What has become a major talking point in recent months is the lack of real challengers from the current youngsters to the traditional Big Four in tennis, who have won an impressive combined 50 Grand Slam titles.
Djokovic and Murray dominated 2016 while the recently concluded 2017 season has been all about the career resurgences of Nadal and Federer, who have split the four Grand Slams between themselves and won a combined 13 titles.
Uncle Toni praised the foursome along with David Ferrer for being consistently good compared to their previous generation.
"Rafael Nadal, Andy Murray, Roger Federer and Novak Djokovic and someone else, like David Ferrer, have been very focused with a very big ability of [being able to] sacrifice," Toni told El Mundo via Tennis World USA.
"For Federer, despite his age and all that he's won, tennis continues to be a priority. The same can be said for Rafa, despite all his injuries. There have always been very good players, but this [current] generation may have been more committed.
"Nadal, Federer and Djokovic won 47 Grand Slam titles combined. If we take as example Jimmy Connors, Bjorn Borg and John McEnroe's generation, (though) it was very brilliant as well, we see they only won 26. The [current] generation that was supposed to take over wasn't good enough."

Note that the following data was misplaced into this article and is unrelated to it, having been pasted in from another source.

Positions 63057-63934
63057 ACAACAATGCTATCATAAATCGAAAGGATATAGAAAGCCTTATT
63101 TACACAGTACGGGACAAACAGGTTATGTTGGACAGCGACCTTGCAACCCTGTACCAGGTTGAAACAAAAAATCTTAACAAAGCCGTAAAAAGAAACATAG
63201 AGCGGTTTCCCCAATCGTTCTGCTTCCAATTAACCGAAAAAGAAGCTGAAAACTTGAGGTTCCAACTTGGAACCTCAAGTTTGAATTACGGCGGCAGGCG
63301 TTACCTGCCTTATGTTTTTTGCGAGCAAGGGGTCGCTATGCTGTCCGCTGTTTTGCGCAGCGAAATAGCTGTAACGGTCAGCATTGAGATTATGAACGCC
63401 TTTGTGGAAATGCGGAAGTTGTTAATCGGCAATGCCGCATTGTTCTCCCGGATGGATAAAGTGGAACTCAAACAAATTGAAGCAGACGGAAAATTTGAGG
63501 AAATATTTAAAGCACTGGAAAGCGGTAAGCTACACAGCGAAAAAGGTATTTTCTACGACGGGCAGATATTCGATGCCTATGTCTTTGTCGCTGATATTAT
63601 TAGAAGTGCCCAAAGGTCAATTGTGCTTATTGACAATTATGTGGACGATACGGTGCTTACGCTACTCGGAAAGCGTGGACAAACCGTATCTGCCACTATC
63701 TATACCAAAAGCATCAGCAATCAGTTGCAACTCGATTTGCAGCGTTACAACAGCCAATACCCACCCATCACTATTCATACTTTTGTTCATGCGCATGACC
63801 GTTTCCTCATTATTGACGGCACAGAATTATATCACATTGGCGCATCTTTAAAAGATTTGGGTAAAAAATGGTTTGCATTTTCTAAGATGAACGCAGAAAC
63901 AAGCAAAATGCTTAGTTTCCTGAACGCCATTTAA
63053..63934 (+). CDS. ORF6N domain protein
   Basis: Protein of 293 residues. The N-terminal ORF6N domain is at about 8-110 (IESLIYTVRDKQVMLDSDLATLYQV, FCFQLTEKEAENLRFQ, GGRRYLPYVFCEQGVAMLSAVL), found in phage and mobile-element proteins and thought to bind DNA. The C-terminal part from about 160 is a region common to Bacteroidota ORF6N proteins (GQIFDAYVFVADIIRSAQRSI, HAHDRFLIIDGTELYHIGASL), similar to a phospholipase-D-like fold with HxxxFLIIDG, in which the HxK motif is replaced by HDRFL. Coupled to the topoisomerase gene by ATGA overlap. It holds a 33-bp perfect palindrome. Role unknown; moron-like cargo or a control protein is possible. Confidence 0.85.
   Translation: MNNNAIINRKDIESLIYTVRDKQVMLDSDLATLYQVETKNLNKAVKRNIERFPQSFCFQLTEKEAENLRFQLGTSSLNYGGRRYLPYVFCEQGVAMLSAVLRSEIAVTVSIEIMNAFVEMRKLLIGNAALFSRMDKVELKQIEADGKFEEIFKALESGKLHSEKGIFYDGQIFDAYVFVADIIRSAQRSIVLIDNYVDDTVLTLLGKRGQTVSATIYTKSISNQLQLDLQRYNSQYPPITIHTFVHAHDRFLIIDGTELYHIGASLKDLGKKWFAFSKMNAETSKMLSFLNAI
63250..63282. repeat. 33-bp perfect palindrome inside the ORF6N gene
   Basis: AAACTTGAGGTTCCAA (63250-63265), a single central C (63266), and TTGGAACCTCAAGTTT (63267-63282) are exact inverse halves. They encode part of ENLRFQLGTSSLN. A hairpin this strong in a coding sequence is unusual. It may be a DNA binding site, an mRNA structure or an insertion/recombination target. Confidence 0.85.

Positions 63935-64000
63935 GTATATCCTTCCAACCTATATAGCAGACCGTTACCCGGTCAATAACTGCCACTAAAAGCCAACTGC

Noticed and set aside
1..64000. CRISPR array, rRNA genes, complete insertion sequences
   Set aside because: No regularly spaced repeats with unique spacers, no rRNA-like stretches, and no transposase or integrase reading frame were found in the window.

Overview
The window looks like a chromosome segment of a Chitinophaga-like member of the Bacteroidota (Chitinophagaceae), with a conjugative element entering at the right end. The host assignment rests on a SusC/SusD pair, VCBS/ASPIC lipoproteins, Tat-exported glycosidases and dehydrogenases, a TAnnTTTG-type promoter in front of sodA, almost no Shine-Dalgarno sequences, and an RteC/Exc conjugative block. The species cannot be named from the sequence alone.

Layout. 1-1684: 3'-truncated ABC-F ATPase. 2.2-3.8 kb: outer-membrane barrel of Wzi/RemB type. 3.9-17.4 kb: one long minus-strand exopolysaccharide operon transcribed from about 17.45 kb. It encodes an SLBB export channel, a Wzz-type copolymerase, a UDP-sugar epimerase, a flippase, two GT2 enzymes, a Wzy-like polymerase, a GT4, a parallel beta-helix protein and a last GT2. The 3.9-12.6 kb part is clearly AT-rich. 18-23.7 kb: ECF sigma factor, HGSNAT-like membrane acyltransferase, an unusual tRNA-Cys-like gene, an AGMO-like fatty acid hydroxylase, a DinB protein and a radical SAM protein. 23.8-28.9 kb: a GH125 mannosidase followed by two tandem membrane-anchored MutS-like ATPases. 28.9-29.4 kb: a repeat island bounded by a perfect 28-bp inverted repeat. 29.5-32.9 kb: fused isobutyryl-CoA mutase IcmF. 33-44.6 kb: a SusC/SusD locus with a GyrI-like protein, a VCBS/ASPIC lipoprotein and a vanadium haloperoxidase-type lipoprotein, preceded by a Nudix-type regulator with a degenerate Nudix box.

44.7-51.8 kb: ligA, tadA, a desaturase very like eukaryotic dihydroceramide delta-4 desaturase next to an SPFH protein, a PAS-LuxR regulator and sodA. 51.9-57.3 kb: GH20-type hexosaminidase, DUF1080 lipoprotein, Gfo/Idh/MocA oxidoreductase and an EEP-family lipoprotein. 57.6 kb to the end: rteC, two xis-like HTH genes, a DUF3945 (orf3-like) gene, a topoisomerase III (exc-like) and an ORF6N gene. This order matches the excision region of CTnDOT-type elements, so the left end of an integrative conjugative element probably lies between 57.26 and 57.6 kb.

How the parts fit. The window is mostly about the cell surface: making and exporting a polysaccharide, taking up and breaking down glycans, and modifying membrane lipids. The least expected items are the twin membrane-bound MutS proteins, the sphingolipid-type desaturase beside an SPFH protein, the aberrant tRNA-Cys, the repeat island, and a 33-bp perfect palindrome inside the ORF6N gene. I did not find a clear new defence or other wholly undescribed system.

While certain young players have impressed this year such as Alexander Zverev, who notably won five titles in 2017, the next generation have as a whole, underperformed, particularly in the Grand Slams.
It has begged the question for tennis fans on whether the youngsters can win a Grand Slam until the Big Four have retired, especially when one considers that the likes of Nadal, Federer and Djokovic all won their first major titles at very young ages.
However, Uncle Toni believes the reason the next generation have not taken over is because of today's society. He believes youngsters these days are over protected that results in less development.
"That's the reflection of society we live in, which is ultra protective with kids," he explained. "When we came to the Tour, the best players were aged 21-23.
"Now, at this age most of them on the Tour have't come of age. yet. Why? Because kids are more immature and they struggle to develop."